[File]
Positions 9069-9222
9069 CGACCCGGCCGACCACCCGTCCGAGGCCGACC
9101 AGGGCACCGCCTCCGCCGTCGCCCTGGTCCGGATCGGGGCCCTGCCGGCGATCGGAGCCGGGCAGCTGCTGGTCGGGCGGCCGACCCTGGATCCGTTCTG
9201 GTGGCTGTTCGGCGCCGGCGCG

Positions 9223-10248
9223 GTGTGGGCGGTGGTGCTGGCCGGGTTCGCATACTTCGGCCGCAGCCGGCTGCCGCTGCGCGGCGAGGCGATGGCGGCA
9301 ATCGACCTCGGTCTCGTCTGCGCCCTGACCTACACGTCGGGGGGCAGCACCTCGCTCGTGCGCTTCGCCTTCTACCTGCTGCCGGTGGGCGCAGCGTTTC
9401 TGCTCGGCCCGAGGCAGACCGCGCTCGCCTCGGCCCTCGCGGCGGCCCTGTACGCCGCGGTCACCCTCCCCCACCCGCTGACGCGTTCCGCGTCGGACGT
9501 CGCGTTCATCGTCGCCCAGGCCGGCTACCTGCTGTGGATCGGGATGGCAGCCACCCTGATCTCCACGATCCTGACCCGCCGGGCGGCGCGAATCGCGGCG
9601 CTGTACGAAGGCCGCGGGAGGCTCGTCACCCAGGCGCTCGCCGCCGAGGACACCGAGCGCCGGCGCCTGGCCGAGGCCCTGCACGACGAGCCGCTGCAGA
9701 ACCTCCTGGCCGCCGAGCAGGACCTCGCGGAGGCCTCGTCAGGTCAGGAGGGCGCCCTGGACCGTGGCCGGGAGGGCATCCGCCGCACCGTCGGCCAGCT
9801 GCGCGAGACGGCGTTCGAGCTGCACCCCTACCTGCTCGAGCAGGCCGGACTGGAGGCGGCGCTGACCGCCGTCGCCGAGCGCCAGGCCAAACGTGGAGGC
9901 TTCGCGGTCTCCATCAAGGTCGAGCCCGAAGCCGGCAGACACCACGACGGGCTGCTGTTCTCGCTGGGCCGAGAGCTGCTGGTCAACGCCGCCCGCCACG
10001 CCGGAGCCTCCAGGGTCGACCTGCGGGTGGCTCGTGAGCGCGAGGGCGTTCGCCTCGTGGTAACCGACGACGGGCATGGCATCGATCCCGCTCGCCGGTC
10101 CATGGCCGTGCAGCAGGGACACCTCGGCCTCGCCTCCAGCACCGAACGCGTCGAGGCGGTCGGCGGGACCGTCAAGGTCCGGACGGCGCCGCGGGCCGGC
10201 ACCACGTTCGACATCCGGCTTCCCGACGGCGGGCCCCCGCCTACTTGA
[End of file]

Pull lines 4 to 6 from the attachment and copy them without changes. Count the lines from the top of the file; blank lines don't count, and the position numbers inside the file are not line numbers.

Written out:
9201 GTGGCTGTTCGGCGCCGGCGCG

Positions 9223-10248
9223 GTGTGGGCGGTGGTGCTGGCCGGGTTCGCATACTTCGGCCGCAGCCGGCTGCCGCTGCGCGGCGAGGCGATGGCGGCA